Date(s) : 09/09/2020 iCal
14 h 30 min - 15 h 00 min
When flying, many insects perform complex flight behaviours using their wings. Insect wings are flexible body appendages and can bend and twist in flight. Their properties vary across different species, but overall there seem to be possible benefits of deformable over rigid wings. For certain configurations, flexible wings have been shown to be aerodynamically favourable, although in other experiments the opposite was found to be true.
In order to further investigate the areodynamic effects of flexibility, we plan to create a flexible fly wing model to be used in computational fluid dynamics simulations. As a biological basis for this model, we have conducted static stiffness measurements of fly wings by locally applying small point forces on wings fixed at the wing base. In this talk, I will present these experiments and their results. We found spring stiffnesses between ca. 0.02 to 1.0 N/m in fruit flies and ca. 0.2 and 2.8 N/m in blowflies. While the line between point of force application and wing base can be approximated as a cantilever beam for the small deformations induced in these experiments, the wing also shows deformation along other directions.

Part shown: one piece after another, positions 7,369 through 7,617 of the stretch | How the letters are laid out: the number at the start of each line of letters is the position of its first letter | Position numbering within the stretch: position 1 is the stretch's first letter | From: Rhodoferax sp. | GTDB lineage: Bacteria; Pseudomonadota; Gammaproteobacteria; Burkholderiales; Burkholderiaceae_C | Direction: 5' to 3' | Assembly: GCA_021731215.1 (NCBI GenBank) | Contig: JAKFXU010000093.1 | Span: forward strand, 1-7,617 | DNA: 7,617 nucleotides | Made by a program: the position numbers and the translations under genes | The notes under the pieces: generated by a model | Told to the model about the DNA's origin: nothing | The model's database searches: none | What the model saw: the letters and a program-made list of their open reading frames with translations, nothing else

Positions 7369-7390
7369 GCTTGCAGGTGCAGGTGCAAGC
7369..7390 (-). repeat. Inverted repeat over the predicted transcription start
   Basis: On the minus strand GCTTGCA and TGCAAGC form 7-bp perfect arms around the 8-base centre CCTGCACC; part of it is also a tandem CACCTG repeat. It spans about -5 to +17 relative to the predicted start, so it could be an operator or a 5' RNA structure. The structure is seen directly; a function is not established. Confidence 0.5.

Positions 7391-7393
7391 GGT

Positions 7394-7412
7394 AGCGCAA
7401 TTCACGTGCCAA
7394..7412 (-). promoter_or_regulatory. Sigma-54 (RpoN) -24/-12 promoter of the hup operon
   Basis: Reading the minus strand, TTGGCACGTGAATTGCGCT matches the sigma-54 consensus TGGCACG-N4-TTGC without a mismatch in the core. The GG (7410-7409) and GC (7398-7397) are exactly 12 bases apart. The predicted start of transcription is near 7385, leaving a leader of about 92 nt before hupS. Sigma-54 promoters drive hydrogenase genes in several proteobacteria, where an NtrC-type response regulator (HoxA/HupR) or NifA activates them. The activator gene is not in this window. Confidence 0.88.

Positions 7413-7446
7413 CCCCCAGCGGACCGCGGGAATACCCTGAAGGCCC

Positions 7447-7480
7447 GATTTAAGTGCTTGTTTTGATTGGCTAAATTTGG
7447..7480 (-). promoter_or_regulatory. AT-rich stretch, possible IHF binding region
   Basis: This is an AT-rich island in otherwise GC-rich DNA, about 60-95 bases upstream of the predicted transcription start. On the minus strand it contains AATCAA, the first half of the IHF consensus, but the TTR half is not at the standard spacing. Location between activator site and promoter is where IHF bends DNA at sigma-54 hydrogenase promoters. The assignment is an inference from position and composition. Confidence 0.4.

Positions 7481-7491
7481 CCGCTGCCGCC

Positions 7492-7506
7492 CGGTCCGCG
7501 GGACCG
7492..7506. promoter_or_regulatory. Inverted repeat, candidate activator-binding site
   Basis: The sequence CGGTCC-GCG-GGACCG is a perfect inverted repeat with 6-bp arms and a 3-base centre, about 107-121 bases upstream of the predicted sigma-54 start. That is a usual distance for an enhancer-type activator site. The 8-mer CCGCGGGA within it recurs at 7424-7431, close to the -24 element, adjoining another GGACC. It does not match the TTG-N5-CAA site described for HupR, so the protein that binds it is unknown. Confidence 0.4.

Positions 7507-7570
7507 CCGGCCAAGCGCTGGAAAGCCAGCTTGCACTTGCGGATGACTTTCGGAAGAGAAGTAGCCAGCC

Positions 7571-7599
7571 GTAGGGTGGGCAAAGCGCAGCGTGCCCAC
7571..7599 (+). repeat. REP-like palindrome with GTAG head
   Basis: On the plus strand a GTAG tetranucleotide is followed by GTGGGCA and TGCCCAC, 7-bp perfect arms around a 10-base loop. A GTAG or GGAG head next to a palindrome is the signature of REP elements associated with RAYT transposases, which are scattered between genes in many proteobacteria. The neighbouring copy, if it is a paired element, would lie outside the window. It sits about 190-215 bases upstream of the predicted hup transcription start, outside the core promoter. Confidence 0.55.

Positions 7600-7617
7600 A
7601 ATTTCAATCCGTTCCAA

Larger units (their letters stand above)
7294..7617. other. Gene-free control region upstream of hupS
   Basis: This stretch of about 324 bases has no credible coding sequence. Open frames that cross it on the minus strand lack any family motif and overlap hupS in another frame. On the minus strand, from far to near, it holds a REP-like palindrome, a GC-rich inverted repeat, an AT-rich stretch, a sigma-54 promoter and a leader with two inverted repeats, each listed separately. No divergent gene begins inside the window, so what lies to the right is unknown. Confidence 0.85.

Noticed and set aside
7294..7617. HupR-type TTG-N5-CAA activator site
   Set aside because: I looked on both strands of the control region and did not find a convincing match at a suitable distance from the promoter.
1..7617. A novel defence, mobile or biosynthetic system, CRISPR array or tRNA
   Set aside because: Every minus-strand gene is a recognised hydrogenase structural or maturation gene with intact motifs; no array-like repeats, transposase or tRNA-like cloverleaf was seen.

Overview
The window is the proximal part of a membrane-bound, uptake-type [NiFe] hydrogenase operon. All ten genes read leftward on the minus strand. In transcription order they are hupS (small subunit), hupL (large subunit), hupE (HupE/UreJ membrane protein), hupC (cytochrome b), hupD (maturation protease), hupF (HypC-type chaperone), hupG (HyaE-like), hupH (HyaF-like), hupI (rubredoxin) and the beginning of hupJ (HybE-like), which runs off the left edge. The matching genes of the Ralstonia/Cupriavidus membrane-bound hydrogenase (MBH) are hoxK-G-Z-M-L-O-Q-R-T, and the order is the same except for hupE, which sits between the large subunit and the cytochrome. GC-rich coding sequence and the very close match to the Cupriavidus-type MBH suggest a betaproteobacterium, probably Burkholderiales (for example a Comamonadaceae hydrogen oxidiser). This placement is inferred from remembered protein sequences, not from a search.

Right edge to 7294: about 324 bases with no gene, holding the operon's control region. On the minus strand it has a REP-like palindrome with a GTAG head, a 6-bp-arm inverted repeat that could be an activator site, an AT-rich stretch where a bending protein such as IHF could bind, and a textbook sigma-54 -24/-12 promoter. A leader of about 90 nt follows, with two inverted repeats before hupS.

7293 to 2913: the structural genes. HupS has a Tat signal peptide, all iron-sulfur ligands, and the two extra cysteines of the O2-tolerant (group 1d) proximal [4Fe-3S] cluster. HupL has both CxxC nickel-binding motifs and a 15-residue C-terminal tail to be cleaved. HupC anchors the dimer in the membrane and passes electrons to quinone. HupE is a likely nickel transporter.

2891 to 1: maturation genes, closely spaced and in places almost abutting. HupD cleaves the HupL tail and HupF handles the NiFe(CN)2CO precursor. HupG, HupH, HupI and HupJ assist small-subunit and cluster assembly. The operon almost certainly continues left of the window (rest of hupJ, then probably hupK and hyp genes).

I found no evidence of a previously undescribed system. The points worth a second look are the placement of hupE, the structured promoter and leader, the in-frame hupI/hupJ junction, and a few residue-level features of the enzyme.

M. Sc. Henja-Niniane Wehmann, Rostock U, Germany